Auon’tai Anderson defamation claims allowed to proceed | Courts | #childpredator | #kidsaftey | #childsaftey

Colorado’s second-highest court on Thursday agreed Denver Public Schools board member Auon’tai M. Anderson may pursue defamation claims against two women who posted unsubstantiated allegations online that he committed sexual assault.

Anderson, who is vice president of DPS’ board of education, originally filed suit against Black Lives Matter 5280 and three individuals who played a role in disseminating unproven allegations of Anderson’s misconduct. Specifically, the defendants made a series of inflammatory statements suggesting Anderson sexually assaulted multiple women and victimized more than 60 high school students.

An independent investigation DPS commissioned in 2021 found Anderson did appear to make unwelcome or inappropriate sexual comments, but could not substantiate the assault claims.

Based in part on the investigation’s findings and the statements of the defendants, a three-judge panel for the Court of Appeals concluded Anderson had viable defamation claims against two people who accused him of criminal conduct: Jeeva Senthilnathan and Mary Katherine Brooks-Fleming.

Anderson was elected to the board as an at-large member in 2019. He is not seeking reelection this year, and is instead campaigning to succeed term-limited Rep. Leslie Herod, D-Denver, in the legislature.

The defamation claims triggered scrutiny under Colorado’s relatively new “anti-SLAPP” law, which stands for “strategic lawsuits against public participation.” The same year as Anderson’s election, the legislature enacted the law to provide a mechanism to quickly dispose of litigation that implicates a person’s First Amendment rights — specifically, the rights to free speech and to petition the government.

To date, the Court of Appeals has sided with dissatisfied customers sued over their negative online reviews of businesses, a woman who spoke out about domestic violence on social media and a Planned Parenthood executive who criticized a series of misleading videos about fetal tissue donation.

In early 2021, Black Lives Matter 5280 posted a statement on its social media pages describing an unnamed woman who came forward alleging Anderson “is the perpetrator of her sexual assault.” 

“Bear in mind that although these allegations have not gone through a formal legal process, BLM 5280 is fiercely committed to protecting, uplifting, and believing Black women, decidedly as it relates to sexual violence,” the statement continued.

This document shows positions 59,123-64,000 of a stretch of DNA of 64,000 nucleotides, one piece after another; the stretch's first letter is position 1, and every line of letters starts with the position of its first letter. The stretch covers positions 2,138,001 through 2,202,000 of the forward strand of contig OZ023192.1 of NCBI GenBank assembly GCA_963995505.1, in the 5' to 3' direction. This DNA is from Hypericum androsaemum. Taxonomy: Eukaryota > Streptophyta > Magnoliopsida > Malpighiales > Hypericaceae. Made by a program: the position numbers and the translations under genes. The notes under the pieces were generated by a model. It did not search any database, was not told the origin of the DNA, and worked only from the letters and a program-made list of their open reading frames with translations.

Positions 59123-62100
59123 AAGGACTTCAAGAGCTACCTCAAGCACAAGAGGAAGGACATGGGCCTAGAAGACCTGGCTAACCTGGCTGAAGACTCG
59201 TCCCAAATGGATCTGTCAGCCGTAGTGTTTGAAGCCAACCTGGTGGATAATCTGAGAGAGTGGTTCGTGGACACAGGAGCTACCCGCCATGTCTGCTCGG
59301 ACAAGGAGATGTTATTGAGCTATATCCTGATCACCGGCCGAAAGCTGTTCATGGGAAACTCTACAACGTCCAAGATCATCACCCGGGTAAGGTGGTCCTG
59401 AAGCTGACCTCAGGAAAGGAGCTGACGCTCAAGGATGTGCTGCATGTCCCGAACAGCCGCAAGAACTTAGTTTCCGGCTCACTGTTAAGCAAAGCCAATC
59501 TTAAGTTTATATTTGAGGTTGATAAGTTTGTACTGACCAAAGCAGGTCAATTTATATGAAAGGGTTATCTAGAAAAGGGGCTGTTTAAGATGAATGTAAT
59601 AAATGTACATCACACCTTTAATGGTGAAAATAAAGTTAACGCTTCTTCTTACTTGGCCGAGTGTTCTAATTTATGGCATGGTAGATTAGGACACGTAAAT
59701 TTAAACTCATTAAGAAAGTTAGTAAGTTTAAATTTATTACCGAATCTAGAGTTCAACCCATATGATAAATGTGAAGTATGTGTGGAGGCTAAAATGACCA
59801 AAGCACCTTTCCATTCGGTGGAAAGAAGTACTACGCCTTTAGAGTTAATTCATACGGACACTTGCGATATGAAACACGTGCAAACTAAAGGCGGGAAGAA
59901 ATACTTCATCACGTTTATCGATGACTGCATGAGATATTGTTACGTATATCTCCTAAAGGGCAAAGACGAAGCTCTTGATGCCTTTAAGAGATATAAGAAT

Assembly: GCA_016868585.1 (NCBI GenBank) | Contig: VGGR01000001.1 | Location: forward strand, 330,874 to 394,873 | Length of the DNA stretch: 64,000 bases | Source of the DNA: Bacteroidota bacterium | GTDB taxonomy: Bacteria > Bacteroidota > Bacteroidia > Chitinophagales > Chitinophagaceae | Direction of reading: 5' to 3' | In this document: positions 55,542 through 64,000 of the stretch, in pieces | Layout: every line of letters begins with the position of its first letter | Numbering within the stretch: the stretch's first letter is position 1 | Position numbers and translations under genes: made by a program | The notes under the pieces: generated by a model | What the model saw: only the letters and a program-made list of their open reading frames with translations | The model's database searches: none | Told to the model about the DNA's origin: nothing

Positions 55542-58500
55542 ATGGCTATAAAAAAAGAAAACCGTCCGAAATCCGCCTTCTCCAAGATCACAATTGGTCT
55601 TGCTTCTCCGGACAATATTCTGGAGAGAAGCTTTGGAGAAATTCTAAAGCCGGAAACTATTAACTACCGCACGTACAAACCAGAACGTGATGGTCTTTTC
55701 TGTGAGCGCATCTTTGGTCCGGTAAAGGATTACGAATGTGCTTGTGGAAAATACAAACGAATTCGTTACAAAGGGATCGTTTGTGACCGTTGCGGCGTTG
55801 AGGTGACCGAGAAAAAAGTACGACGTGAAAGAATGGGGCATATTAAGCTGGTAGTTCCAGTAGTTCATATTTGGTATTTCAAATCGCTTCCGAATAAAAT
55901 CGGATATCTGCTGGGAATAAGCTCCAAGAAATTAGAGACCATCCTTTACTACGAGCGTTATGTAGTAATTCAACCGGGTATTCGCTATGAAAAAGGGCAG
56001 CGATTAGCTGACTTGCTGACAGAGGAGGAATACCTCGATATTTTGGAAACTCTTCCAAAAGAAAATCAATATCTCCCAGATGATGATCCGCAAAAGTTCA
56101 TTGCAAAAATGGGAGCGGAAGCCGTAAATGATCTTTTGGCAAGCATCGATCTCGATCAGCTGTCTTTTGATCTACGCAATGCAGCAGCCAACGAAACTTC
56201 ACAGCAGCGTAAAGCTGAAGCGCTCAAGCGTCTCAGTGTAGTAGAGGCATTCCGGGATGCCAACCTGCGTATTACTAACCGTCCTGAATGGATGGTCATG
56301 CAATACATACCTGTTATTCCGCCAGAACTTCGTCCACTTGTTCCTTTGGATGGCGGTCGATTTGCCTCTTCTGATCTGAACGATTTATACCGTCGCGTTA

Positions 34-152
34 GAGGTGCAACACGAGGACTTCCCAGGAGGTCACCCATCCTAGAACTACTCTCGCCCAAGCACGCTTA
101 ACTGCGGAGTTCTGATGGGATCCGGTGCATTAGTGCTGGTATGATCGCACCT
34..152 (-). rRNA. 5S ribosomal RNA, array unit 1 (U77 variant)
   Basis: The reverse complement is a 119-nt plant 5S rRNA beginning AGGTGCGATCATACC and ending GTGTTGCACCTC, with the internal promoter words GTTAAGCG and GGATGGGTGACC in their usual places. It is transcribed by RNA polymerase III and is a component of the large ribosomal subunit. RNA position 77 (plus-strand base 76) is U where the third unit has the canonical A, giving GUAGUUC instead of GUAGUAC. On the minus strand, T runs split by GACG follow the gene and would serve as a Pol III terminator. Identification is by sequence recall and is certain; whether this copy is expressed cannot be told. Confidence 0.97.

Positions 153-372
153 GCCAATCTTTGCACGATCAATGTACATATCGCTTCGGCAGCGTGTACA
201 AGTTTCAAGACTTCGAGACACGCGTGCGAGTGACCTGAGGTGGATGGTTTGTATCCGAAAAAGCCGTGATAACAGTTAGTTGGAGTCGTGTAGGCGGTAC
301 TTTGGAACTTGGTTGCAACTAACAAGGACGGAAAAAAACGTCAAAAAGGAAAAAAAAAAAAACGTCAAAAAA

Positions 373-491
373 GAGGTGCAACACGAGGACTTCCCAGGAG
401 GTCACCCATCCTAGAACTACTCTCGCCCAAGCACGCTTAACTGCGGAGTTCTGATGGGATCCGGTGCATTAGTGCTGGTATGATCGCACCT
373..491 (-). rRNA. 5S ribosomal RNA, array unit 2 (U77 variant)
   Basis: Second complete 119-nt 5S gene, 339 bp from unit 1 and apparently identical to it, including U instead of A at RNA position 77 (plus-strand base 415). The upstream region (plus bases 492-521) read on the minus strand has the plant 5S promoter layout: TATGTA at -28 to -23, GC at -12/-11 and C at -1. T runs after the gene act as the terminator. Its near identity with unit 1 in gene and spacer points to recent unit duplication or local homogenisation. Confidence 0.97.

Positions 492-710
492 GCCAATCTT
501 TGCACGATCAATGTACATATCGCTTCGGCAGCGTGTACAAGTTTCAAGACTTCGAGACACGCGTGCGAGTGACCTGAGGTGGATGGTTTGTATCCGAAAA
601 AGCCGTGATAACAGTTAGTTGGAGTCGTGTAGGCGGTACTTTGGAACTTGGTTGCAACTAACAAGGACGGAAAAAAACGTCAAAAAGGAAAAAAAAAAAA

The DPS board quickly hired an independent investigation firm to look at the allegations. Within weeks, however, Brooks-Fleming went before the legislature to testify about a bill to aid survivors of child sexual abuse. Without naming Anderson, Brooks-Fleming alleged 62 students “reported directly to me” about a “sexual predator currently targeting DPS students.” She added that she personally spoke with the victims, who had experienced “unwanted touching” and “violent acts of rape” from the alleged perpetrator.

Finally, after the release of the investigation’s findings, Senthilanthan, a political activist and former candidate for Parker Town Council, posted a statement of her own alleging there are “more victims” of Anderson’s and “he has sexually assaulted many women.”

After Anderson filed suit, the defendants moved to dismiss under the anti-SLAPP law. Denver District Court Judge David H. Goldberg largely sided with them.

As for BLM 5280 and one of its board members, Amy Brown, Goldberg found their act of conveying the alleged victim’s accusations did not support a defamation claim. He observed that Brooks-Fleming’s statements to the legislature, and a subsequent online post where she doubled down on her allegations, came before the investigation’s conclusion. Consequently, Anderson had not shown Brooks-Fleming had grounds to believe she was speaking falsely at the time.

Goldberg did, however, find Anderson could proceed against Senthilnathan for her online post.

“Senthilnathan acknowledges that the sexual assault allegations against plaintiff were unsubstantiated but she proceeds to state that plaintiff sexually assaulted women,” he noted.

On appeal, Anderson argued the anti-SLAPP law should not be used as a “how-to-guide on engineering the most fantastical and salacious of claims” without accountability. The defendants regarded Anderson as a “political rival or enemy” and intentionally lied to destroy his name, wrote attorney Issa Israel.

The appellate panel endorsed much, but not all, of Goldberg’s reasoning. It agreed the BLM 5280 statement was not asserting as a fact that Anderson assaulted his unnamed accuser.

“That statement faithfully uses the words ‘alleged’ or ‘allegedly’ to describe the reporting party and her allegations,” wrote Judge Katharine E. Lum in the Sept. 28 opinion.

The panel also agreed Brooks-Fleming could not be held liable for her testimony to the legislature. But her subsequent statement online, in which she doubled down on her allegations, could support a defamation claim. Lum noted the investigation found Brooks-Fleming to not be credible, and there was reason to doubt her allegations at the time of her testimony.

In reinstating Anderson’s claim against Brooks-Fleming, the panel found Goldberg correctly denied Senthilnathan’s motion to dismiss as well.

While Senthilnathan stated factually that Anderson had committed assaults, “there isn’t any evidence in the record suggesting that she actually received reports of sexual assault or that the assaults in fact took place,” Lum noted.

An attorney for Brown and BLM 5280 declined to comment. Senthilnathan could not be reached. Anderson’s lawyer did not immediately provide a reaction to the appellate ruling.

The case is Anderson v. Senthilnathan et al.

Denver Gazette reporter Nicole C. Brambila contributed to this story.

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